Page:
LINK | Posted by Chris on Thursday, November 01, 2012
We've featured The Venetia Fair as our Song Of The Day a week ago and on Monday, featured an exclusive download a few of the guys recorded with The Wicked. Today, we're spending Seven Questions In Heaven with singer Benny Santoro as he fills us in on their kickass Kickstarter, Mr. Chark's hair collection, and "Rock Lobster."
Describe your music for our readers who may not be familiar with you.
We are very loud and Mike uses distortion on his guitar so we are a rock band. But we try to play around with a lot of different styles because rock music can be very boring sometimes and we would rather be dead than boring. It's got a fairly theatrical vibe to it and we use a lot of piano, but we're not pussies so it's also very loud (as I've said).
Who are your musical influences and idols?
We all listen to a lot of different things and we always make fun of each other for what we like. The thing that they make fun of me for is that I only like The Blood Brothers and The Beatles and that I only listen to talk radio in my car. We all like "Rock Lobster" by The B-52s though.
What was the first album, cassette, or CD you bought with your own money?
The first cassette that I bought, and I couldn't make this up if I tried, was an MC Hammer single of "Addams Groove." I bought it from a local video rental store from which I would later buy Star Wars action figures and Pokemon cards. A short time after that, I bought my first CD: Green Day's Dookie.
Let's talk about your Kickstarter project, which is one of the more fan-friendly Kickstarters we've seen. For only $35, you give will give your fans a signed poster, a t-shirt, his/her name in the liner notes, a guitar pick necklace, a bracelet, stickers, an autographed CD, and a digital copy of the CD. How are you able to give them so much? Were you surprised that it only took a few days to reach your $8,000 goal?
We weren't interested in simply asking for donations; we wanted to see if there was enough of an interest in what we were making that we could afford to make it. The thing that I had always liked about Kickstarter was the idea that you could sell things to people before spending the money it takes to produce it. The trade-off, of course, is those people have to have faith that what you're making is going to be worth it plus they have to wait to receive it. So we tried to price things out less than or equal to what it would cost to purchase it when it was done; as a reward to the people predicting the future right now who know we're going to do a good job. If people want to donate, they can always pledge more and select a lower-tier reward as many have done.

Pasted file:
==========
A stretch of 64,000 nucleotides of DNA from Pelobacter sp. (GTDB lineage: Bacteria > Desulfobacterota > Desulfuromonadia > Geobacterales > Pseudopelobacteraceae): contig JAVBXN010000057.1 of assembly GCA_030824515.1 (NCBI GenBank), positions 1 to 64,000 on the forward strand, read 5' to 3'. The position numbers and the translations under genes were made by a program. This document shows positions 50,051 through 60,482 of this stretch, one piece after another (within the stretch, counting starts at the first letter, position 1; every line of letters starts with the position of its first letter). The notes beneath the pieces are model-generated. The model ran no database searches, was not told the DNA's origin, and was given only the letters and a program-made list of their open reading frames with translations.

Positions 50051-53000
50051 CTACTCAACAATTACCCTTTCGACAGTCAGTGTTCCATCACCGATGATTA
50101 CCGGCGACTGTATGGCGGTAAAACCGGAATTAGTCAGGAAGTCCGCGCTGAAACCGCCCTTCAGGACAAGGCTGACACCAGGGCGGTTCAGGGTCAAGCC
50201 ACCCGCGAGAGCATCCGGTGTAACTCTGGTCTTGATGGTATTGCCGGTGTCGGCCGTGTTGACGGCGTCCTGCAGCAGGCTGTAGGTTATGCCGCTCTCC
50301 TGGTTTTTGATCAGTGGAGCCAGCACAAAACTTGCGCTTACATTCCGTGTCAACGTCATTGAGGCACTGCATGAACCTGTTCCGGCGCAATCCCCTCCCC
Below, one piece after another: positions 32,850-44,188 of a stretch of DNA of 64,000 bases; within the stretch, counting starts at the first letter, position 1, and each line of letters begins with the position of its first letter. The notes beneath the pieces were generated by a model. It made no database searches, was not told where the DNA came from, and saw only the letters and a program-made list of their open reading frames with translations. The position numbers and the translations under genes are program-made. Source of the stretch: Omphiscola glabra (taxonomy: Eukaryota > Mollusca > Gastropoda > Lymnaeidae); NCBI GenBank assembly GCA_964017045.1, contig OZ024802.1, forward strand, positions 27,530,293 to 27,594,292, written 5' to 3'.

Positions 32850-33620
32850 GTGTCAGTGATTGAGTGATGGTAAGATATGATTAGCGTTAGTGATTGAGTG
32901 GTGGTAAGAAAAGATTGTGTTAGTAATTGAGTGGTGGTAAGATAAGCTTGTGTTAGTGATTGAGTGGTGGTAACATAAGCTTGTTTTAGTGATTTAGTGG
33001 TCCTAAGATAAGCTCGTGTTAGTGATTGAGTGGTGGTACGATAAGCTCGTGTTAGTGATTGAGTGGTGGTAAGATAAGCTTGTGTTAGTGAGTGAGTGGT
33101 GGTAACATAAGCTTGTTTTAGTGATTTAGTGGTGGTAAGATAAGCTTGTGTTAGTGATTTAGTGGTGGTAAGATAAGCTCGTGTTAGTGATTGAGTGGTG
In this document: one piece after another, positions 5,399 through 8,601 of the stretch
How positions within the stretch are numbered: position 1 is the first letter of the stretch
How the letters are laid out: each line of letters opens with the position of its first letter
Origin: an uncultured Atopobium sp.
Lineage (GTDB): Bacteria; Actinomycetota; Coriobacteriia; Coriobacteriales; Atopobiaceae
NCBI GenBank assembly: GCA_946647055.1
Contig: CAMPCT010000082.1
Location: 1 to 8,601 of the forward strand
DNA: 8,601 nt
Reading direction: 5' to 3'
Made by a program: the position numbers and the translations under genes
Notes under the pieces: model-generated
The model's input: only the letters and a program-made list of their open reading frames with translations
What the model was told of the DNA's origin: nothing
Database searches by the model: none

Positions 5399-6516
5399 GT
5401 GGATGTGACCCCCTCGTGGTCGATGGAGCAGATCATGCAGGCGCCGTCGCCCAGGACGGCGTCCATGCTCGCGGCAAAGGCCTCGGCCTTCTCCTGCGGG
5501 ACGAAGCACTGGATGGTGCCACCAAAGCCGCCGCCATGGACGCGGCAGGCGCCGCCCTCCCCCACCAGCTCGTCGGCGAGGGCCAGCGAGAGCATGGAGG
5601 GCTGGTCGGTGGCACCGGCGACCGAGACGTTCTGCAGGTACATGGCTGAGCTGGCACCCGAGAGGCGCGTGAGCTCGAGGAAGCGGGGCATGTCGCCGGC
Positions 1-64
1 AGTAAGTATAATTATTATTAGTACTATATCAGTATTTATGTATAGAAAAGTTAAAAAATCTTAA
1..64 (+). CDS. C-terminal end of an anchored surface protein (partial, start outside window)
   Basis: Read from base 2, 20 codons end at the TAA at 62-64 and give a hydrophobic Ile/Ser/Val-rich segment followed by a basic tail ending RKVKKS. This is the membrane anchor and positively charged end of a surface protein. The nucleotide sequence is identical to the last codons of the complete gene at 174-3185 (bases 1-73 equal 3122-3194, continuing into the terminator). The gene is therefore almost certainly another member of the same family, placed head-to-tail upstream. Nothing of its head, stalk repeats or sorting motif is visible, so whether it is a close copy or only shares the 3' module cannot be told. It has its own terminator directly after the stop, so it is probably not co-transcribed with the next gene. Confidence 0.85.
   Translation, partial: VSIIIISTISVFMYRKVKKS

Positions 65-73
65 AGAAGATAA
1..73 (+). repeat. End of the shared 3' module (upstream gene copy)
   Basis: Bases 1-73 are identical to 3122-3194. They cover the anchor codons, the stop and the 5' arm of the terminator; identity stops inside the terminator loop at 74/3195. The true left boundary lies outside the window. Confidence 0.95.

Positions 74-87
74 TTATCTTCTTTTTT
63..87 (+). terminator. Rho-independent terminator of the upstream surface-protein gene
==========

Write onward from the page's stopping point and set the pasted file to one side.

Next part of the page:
As far as reaching the goal, I was terrified going in that nobody would pledge anything. Even though we had set up a pretty rewarding project, I was convinced nobody would care. That's just kind of how I am, I guess. The rest of the guys were more confident. I drove them crazy redoing the video over and over, trying to figure out ways to offer more for less, etc. They were like, "Dude, don't worry. There are some people out there that like our band and will want to help." I guess they were right since we hit our goal in four days, but I was convinced we were gonna be all alone in this. In fact, the day we hit the goal, I posted an update that said, "If we reach the goal by next week, we'll release a demo of a new song." Six hours later we were funded.
You also have some rather unique items on your Kickstarter. For $100, people can design a meal for Mr. Chark. For $150, people can receive free admission for life to all of your shows. For $225, you get Mr. Chark's hair collection. For $2,000, you get a treasure map that leads to an actual treasure. And then there's the $10,000 pinkies you are giving away from certain band members. Aren't you afraid of someone ponying up the dough and wanting a pinky finger? Or worse yet, wanting to design a meal for Mr. Chark using pinkies?
Mr. Chark would never be afraid of anything. But really, who would want one of his pinkies...? I only know a very little bit about where it's been and I want nothing to do with it. The hair collection, on the other hand, is a great reward. He's literally been working on it for years. Every time somebody was getting their hair cut or shaving a substantial amount of hair off their body, he was right there with the Ziploc. It's a very impressive collection.
The album you're using the Kickstarter funds to create will be called Every Sick Disgusting Thought We've Got In Our Brain. What can people expect, both thematically and musically?
Musically, it'll continue the progression that The Pits began since some of these songs were written around the same time. It's got a little more blues to it in some spots and also has some of the fastest songs we've ever written, but the choruses are bigger than ever and I think you'll be able to hear the individual members of the band progressing at their instrument as well.
Thematically, it focuses less on being an angry, wronged, young man and more on being a scared, anxious, sad, not-so-young man. The aggression is more inwardly focused. Like I'm the piece of shit, not everyone else. It also has two three-song stories on it. Little mini-concept pieces about a scientist and a painter.
Finally, you're the opening act of a music festival. You can get any five artists, living or dead, to perform on the bill with you. Which five do you choose and what song do you all perform as the final jam?
The B-52s, Queen, Stevie Wonder, Elton John, At The Drive In (before Mars Volta was a thing). We would all play "Rock Lobster" since The B-52s would be headlining.
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